“Burke shows again that he’s not just a comic genius, but also a fine dramatic writer and storyteller.” – Booklist. “Prose both scabrous and poetic.” – Publishers Weekly. “Proust meets Chandler over a pint of Guinness.” – Spectator. “Among the most memorable books of the year, of any genre.” – Sunday Times. “A hardboiled delight.” – Guardian. “Imagine Donald Westlake and Richard Stark collaborating on a screwball noir.” – Kirkus Reviews. “A cross between Raymond Chandler and Flann O’Brien.” – John Banville.

Friday, September 28, 2007

The Unquiet One

Does any crime / mystery writer give better interview than John Connolly (right)? “I wish I had a way for you to see John Connolly talk and answer questions in person,” says Cameron Hughes over at Cinematic Happenings. “He is an extremely charismatic and charming man, full of energy and stories. He talks like he writes …” Yet again Connolly waxes lyrical on a wide range of topics, including Good vs Evil …
“I think there’s a very human evil, which is fundamentally selfish, and which leads to greater harm without, I think, the individual responsible realizing that that is going to be the case. It’s an absence of empathy, which is the single best definition of human evil that I’ve encountered, the unwillingness or inability (which are two separate things) to recognize that others feel pain the way that you do, and that therefore you have a responsibility not to cause pain of any kind, just as you would expect the same treatment from others. Is there a greater, deeper evil at the heart of the universe, from which our own generally inferior version is drawn, like water from a well? I don’t know. The books suggest that there may be. If one believes in God, then does one accept the existence of the opposite of God? I don’t feel any urge or responsibility to provide answers to those questions. It’s enough to raise them, and to consider them in the context of the books.”
… his reasons for setting his stories in America rather than Ireland …
“At the time that I began writing, there weren’t many Irish crime writers. It wasn’t really our genre, for all sorts of reasons. Equally, I was trying to escape my own literary heritage, which I felt was quite suffocating, and came with certain expectations about style and subject matter. It wasn’t a commercial decision to set a book in the US, but an emotional one, I think. Rather than import elements of American mystery fiction, which I loved, I thought it would be more interesting to apply a European sensibility to its conventions. I’m never going to write or think quite like an American. It’s impossible, but I hope that’s what makes my books a little different.”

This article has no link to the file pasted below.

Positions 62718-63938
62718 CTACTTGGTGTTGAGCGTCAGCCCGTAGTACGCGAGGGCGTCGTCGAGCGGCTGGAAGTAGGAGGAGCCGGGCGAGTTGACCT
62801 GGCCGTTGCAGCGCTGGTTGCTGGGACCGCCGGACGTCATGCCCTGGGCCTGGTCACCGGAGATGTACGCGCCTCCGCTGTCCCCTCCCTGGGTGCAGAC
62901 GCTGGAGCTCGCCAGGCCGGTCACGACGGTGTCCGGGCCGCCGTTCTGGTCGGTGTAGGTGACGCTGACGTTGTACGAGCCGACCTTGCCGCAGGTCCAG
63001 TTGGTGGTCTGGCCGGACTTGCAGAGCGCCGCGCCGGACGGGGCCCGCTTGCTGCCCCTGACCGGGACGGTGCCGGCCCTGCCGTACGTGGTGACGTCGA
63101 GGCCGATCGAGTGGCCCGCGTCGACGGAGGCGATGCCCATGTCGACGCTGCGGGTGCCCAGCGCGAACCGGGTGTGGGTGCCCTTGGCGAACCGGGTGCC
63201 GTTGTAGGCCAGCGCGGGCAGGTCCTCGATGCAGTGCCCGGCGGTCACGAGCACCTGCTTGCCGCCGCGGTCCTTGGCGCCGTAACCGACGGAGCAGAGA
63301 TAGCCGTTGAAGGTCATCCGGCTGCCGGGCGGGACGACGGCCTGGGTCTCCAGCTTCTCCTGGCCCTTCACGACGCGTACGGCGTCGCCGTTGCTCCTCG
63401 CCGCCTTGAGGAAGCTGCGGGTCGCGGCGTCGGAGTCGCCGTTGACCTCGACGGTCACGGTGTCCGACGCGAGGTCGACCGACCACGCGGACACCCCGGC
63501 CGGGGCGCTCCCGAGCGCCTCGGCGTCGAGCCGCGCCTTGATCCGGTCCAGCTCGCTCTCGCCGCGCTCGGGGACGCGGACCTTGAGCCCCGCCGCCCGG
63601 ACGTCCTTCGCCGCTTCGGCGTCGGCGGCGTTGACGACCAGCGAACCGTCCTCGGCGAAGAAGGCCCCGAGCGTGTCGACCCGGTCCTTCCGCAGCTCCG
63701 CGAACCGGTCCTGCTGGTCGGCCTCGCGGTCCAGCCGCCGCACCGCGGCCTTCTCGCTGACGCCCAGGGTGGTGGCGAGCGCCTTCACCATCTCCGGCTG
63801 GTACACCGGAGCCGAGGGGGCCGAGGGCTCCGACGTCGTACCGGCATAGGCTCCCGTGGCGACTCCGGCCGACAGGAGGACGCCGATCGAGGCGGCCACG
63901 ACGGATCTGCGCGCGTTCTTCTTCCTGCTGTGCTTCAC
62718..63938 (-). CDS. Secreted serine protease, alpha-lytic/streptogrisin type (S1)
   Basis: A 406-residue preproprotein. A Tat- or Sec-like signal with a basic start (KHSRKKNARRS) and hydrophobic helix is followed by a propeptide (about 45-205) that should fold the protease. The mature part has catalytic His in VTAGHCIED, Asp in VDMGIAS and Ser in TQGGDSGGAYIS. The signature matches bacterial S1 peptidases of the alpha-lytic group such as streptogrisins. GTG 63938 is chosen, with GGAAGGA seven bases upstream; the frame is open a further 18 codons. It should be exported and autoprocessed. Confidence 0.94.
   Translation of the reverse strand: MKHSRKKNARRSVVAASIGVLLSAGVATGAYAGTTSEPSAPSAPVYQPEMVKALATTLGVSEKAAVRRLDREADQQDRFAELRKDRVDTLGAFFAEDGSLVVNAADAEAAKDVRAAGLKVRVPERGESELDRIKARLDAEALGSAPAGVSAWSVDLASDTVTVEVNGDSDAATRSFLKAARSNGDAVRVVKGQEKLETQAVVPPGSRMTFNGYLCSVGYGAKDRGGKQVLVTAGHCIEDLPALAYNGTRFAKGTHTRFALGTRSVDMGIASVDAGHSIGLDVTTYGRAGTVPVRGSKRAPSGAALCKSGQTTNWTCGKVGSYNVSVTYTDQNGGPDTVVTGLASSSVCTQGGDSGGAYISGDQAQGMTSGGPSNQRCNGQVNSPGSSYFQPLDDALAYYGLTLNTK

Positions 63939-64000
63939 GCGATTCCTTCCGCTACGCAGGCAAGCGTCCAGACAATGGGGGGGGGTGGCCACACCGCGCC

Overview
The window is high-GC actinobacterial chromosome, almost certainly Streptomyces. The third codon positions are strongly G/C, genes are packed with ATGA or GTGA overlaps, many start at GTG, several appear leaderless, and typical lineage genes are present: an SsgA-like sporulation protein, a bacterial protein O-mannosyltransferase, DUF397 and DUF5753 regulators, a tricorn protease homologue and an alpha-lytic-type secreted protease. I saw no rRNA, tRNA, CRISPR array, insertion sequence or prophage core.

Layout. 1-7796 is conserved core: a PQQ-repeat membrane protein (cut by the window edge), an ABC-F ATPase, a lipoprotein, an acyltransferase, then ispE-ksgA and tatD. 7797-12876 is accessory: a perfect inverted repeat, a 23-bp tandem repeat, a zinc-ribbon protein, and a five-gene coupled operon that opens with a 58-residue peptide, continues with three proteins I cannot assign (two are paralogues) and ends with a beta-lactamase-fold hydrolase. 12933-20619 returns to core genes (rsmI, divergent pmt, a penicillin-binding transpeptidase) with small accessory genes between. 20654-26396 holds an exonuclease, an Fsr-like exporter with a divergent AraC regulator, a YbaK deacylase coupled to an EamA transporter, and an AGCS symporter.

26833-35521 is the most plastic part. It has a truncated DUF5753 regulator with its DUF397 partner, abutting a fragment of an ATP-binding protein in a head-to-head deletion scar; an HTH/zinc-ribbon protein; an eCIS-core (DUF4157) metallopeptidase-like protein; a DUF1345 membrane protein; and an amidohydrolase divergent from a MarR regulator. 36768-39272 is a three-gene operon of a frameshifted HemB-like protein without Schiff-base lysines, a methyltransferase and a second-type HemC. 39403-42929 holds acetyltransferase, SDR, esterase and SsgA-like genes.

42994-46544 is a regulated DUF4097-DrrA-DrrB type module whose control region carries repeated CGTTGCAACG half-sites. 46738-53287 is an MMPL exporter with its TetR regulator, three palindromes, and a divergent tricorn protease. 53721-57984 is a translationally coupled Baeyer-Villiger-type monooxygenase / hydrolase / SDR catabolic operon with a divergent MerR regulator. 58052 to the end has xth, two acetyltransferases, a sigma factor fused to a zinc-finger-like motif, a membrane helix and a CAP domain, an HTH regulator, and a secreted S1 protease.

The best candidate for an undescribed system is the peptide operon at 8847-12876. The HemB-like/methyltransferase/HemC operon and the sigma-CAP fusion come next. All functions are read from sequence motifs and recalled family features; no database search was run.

… Genre vs Literature …
“As for genre and literature, the distinction is muddy. Genre is a relatively recent concept, and most literary fiction incorporates some genre elements too - a romance, for example, or a crime. The difference is that in genre fiction that element is the primary one, whereas in literary fiction it’s frequently a secondary, if crucial, one. I’m not a genre snob, and I’m interested in blending elements of disparate, if related, genres together to create new forms. In fact, the worst snobs I’ve encountered have been in the mystery area. There’s a conservative element that wants to see the genre frozen in aspic somewhere between the birth of the Marlowe novels and the death of Agatha Christie. Those people hate the use of the supernatural in particular, and I suppose they raise my hackles because, as a good liberal, I dislike people telling me that something isn’t permissible, at least in writing. It’s nonsense.”
… and much, much more, including very personal insights into both The Book of Lost Things and The Unquiet. The Unquiet? That’s putting it mildly …

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